The year of the liberal moment
Part 2 of Paskini's Alternative History files. Part 1 is here.
Guardian Review of the Year, December 2010:
As an extraordinary political year draws to a close, one thing is beyond dispute. 2010 has been the year of the Liberal Democrats. It is easy to forget, however, how differently things might have turned out.
With hindsight, Chris Huhne's decision to reject a formal coalition with either the Conservatives or Labour looks obvious. But there were those in his party at the time who urged a "Rainbow Coalition", and even a few who argued for a formal Coalition agreement with the Conservatives.
In those first few weeks after the inconclusive election, the turning point was the deal which Vince Cable and George Osborne struck to make public spending reductions in the current financial year calmed the markets. The fears of those, including some in Mr Huhne's own party, who feared that the UK could go the way of Greece if there was no overall government majority, now seem laughable.
The Liberal Democrats cemented their reputation for economic competence with a devastating response to the government's Comprehensive Spending Review. David Miliband's crushing leadership victory over Ed Balls was followed by a decision to appoint Alan Johnson as Shadow Chancellor and set out Labour's plans for public spending cuts in detail, to head off accusations of "deficit denial". But after a weak and uncertain response from Johnson to the Spending Review, it was left to Vince Cable to make a passionate and authoritative case for an economic policy which put economic growth, not an ideological assault on the public sector, at the heart of Britain's economic recovery.
The dramatic showdown over the government budget, in which the Conservatives were forced to modify their proposals and accept policy after policy which the Liberal Democrats proposed, was perhaps the turning point. The list of concessions which the Liberal Democrats fought for and won - raising capital gains tax by 10%, keeping the 50p top rate of tax and forcing the Conservatives to abandon their plans to cut inheritance tax and winning a commitment to introduce a multi billion pound pupil premium to boost educational attainment for poor children and a major new green energy programme - established them firmly in the centre ground of British politics. The attempts of Education Secretary Michael Gove to claim that the pupil premium was in fact a Conservative idea was met with ridicule.
The negotiations over the Budget highlighted the dilemma for the Conservatives. Some argued for a dissolution of parliament rather than agreeing a deal with the Liberal Democrats which forced them to ditch so many of the cherished policies of the Right Wing. But polls at the time showed clearly that the electorate would prefer to see politicians compromising rather than inflicting another election on them. Like Gordon Brown in 2007, David Cameron decided not to take the risk of serving as Prime Minister for just a few months. With his party sinking in the polls, the window of opportunity for holding an election has now definitively passed.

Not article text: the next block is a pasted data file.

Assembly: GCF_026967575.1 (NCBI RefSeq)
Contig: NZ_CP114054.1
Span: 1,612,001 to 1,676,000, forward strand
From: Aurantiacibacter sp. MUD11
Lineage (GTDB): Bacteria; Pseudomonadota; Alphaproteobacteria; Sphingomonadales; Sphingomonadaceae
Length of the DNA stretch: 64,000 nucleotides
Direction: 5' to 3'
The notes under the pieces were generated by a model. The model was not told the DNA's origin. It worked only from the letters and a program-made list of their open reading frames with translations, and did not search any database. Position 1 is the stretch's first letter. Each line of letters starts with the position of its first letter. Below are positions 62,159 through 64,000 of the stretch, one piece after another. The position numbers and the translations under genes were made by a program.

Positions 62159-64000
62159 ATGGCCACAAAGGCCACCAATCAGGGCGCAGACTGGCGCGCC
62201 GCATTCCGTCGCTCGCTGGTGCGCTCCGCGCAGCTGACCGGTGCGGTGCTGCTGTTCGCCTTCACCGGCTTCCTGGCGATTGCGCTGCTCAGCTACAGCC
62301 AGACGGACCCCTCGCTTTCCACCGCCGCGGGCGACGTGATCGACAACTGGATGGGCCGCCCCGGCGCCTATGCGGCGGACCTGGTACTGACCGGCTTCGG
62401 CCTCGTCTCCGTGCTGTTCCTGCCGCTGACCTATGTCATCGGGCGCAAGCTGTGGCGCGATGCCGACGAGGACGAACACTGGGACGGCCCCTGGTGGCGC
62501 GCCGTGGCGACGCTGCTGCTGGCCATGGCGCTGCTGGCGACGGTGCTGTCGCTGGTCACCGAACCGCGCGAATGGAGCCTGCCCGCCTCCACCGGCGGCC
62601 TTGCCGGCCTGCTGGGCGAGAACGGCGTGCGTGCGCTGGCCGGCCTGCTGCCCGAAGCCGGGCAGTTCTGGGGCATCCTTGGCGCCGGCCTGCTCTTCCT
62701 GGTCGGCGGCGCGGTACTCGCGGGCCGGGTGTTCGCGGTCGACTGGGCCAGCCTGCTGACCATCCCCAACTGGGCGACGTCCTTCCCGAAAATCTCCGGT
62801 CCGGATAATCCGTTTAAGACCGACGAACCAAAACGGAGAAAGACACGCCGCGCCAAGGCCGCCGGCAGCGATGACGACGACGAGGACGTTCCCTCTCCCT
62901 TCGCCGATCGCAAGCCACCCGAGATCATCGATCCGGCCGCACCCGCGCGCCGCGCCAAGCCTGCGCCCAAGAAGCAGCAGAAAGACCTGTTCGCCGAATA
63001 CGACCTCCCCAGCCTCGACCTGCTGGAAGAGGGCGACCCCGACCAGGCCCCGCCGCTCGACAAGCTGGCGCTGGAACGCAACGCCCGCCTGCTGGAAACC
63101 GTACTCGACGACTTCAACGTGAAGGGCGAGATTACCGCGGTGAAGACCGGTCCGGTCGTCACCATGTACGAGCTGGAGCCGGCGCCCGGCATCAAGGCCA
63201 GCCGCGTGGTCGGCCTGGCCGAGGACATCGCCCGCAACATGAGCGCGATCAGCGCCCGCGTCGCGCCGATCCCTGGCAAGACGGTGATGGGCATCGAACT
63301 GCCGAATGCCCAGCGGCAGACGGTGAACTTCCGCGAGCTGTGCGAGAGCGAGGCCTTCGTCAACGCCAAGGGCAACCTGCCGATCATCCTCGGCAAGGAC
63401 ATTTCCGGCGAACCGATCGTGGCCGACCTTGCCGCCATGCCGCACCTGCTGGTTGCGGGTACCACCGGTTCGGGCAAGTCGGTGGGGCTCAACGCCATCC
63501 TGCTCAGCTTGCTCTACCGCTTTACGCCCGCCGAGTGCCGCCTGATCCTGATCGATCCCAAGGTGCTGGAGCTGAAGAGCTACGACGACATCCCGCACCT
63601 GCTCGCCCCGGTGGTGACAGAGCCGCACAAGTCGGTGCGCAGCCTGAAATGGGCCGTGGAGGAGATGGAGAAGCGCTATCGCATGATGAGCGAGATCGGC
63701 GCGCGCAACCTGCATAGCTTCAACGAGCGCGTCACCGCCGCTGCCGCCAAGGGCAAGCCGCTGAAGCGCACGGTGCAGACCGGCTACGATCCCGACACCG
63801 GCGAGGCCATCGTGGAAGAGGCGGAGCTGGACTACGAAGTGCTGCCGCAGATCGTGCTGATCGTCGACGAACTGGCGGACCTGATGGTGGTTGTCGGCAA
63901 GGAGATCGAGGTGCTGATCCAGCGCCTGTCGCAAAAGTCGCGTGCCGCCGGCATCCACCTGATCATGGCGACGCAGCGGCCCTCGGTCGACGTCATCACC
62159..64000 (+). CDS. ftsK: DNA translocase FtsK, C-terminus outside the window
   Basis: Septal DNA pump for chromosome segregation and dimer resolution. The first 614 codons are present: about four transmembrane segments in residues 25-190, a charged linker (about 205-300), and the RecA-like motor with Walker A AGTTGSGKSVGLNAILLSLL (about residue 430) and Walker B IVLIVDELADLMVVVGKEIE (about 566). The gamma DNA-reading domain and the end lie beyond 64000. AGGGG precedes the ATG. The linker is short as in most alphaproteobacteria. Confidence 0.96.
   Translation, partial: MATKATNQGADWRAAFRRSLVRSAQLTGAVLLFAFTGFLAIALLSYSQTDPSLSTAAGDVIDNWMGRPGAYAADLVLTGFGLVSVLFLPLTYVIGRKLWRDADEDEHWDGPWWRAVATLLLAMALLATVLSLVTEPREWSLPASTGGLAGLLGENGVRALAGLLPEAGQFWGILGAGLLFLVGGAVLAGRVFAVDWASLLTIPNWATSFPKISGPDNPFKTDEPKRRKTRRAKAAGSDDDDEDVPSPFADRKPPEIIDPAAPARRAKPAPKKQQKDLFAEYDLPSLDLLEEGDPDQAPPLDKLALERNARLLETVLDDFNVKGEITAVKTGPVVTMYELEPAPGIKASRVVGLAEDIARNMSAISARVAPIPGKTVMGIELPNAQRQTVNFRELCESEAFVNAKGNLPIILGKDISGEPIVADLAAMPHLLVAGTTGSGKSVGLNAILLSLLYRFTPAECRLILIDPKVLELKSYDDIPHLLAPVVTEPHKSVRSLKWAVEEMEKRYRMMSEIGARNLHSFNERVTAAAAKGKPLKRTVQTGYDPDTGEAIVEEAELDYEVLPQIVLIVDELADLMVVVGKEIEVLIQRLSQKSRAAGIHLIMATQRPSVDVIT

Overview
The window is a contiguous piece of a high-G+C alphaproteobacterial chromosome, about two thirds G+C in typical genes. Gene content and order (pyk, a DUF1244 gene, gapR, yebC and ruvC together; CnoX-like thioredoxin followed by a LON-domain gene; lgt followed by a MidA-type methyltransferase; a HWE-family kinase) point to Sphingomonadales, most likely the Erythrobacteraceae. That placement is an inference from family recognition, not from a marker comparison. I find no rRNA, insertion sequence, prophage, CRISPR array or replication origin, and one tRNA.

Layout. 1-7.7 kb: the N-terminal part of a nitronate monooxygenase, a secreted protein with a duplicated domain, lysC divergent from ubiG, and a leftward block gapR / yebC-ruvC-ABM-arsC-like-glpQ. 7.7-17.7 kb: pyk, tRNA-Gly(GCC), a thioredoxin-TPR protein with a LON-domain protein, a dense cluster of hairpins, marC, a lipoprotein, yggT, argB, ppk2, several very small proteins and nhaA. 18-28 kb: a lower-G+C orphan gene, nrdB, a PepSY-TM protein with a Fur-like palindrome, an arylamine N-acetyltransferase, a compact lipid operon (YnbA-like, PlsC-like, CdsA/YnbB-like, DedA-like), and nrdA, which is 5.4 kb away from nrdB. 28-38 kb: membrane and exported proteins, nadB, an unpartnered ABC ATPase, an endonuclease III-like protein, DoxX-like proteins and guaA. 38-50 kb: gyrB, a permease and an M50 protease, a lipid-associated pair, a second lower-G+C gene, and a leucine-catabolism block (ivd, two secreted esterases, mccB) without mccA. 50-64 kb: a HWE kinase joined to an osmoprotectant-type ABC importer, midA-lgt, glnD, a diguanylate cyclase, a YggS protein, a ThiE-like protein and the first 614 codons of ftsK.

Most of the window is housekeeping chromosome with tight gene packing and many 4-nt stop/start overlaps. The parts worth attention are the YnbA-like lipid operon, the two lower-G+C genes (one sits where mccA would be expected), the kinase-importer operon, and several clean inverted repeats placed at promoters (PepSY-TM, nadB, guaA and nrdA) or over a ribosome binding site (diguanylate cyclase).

Indeed, some within the Conservative Party suspect that Cameron has been making use of the need to secure confidence and supply from the Liberal Democrats in order to abandon some of his party's policies, and watched with suspicion as he praised the work of Liberal Democrats such as the party's Home Affairs spokesman, Nick Clegg.
But it was the student fee protests which, in Mr Huhne's words, showed that the Liberal Democrats had replaced Labour as the main party of the centre left. With tens of thousands of young people rallying behind the Liberal Democrat demands to scrap fees, the Conservative policy of uncapping student fees was in jeopardy.
The fateful decision of Labour leader David Miliband to agree a deal on student fees which led to them being doubled was praised by some newspapers as "a bid to regain the centre ground", but provoked fury amongst many of Labour's supporters. The vote showed Labour's divisions, with over fifty left wing MPs joining the Liberal Democrats in voting against, the majority following the Leader and abstaining, and a few such as Tom Harris voting with the government.
With all opinion polls in the past month now showing the Liberal Democrats in the lead, buoyed by substantial support from ex-Labour voters as well as centrist voters impressed by the party's role in moderating the Conservatives, the chances of a Liberal Democrat government seem greater than ever before. With both Labour and the Conservatives looking exhausted and divided, it is clear that 2010 was the year when the liberal moment came.